So you’ve just received some good news – you’re pregnant and very soon, you’ll be welcoming a sweet little bundle of joy. Parenthood is a rollercoaster, full of ups and downs but all are rich experiences you’ll treasure. Because of this, you need to start taking of yourself – physically, mentally and emotionally. Although you still have some time before you’re rocking your little one, you should start taking steps to boost your wellbeing as soon as possible.
One of the simplest and most relaxing ways to engage in self-care is to indulge in a massage. Massage is known for its soothing and relaxing effects, and prenatal massage is said to be even more so. Perhaps some of your friends and family members have suggested it. But what are the actual benefits and how effective are they during pregnancy?
A background into massage therapy
Massage therapy has a long history – one that’s deeply rooted in cultures from all over the world. Today, massage therapy has evolved into more than just a body rub. There are many types of massage, all rooted in the same principle but with different, distinct techniques. They aim to improve health in some way, whether it’s to relieve pain, ease sports injuries, improve recovery time, decrease stress, tackle anxiety, depression and insomnia, and promote an overall sense of relaxation.
There are a number of significant benefits that can be achieved from massage therapy. Whether you’re looking to reduce muscle tension, ease chronic aches or are just after a moment of blissful relaxation, a massage can do therapeutic wonders for your physical and emotional wellbeing. Massage is known to be effective for:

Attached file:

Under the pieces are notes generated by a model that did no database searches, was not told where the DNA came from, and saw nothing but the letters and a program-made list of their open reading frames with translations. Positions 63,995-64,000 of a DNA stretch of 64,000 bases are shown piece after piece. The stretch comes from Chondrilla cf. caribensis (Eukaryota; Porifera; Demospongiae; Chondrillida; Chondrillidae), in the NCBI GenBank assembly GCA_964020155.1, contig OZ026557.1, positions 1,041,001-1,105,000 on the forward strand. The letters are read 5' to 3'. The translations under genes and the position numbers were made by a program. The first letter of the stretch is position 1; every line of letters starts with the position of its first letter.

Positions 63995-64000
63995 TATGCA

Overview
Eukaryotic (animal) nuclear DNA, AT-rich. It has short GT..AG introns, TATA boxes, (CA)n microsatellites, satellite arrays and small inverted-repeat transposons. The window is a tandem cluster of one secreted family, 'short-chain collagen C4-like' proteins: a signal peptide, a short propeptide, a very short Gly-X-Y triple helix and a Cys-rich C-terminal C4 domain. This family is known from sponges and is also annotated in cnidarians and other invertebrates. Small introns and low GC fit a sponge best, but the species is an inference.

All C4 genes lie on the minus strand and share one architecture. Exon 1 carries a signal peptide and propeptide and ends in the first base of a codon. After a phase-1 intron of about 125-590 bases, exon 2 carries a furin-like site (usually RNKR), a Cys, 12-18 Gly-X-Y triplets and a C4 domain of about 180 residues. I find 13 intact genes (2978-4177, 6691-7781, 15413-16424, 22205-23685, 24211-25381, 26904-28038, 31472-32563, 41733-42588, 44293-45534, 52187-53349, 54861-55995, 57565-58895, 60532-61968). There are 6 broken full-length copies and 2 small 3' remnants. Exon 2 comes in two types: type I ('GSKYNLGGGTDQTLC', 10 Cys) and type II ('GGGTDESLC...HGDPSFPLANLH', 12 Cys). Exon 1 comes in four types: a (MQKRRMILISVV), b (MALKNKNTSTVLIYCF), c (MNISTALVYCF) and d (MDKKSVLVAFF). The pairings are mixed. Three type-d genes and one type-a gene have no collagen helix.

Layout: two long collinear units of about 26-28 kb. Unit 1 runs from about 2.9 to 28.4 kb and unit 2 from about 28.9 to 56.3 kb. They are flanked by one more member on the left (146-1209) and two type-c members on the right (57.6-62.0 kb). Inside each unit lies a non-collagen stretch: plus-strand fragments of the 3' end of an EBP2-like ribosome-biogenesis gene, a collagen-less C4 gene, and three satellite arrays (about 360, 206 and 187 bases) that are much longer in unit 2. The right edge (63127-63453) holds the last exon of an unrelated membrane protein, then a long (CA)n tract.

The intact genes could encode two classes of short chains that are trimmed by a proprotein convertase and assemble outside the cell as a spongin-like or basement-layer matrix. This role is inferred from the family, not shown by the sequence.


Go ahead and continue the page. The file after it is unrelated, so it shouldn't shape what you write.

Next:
• Easing or eliminating muscle aches and pains
• Reducing recovery time between workouts
• Improving joint flexibility and mobility
• Boosting circulation
• Lowering blood pressure
• Improving lymphatic drainage
• Boosting immune system
Massage can be used to treat many illnesses and conditions, from acute to chronic. Regular sessions can help patients of all ages by soothing the symptoms of various conditions, disabilities and with injury rehabilitation. Modern massage therapists combine their knowledge of human anatomy and physiology with traditional Swedish, deep tissue and sports massage techniques to treat their clients. There have been various investigations into the effectiveness of massage therapy and research, published in peer reviewed journals, have showed that the therapy benefits numerous conditions.
Prenatal massage and how it’s different from regular massage
Prenatal massage, or pregnancy massage, is a style of massage therapy that’s been developed and refined especially for pregnant women. Although it has the same basic principles as regular massage, pregnancy massages use modified techniques because the client is pregnant so the conditions are different. During a prenatal massage, the woman’s body must be properly supported and positioned using pillows and padding. Many prenatal massage therapists have special tables that are designed specifically for the needs of pregnant women. This is very important as it ensures safety as well as comfort for both the mother and baby. If a pregnant woman chooses to try reflexology, which is a popular type of touch therapy that focuses on stimulating the hands and feet, the area between the heel and ankle bone should be avoided. After around 20 weeks, the woman should be positioned on their sides instead of on their backs. Tables that provide a hole for the bell should be avoided as they may cause unnecessary ligament stretching.
How can a prenatal massage help?
Massages are the common go-to for dealing with stress. This is especially useful for pregnant women. Growing and carrying another being for nine months is difficult. It takes a toll on your physical, mental and emotional health. Dips in mood and health can affect your baby, so it’s of the utmost importance to maintain good wellbeing during your pregnancy.
A prenatal massage can help by: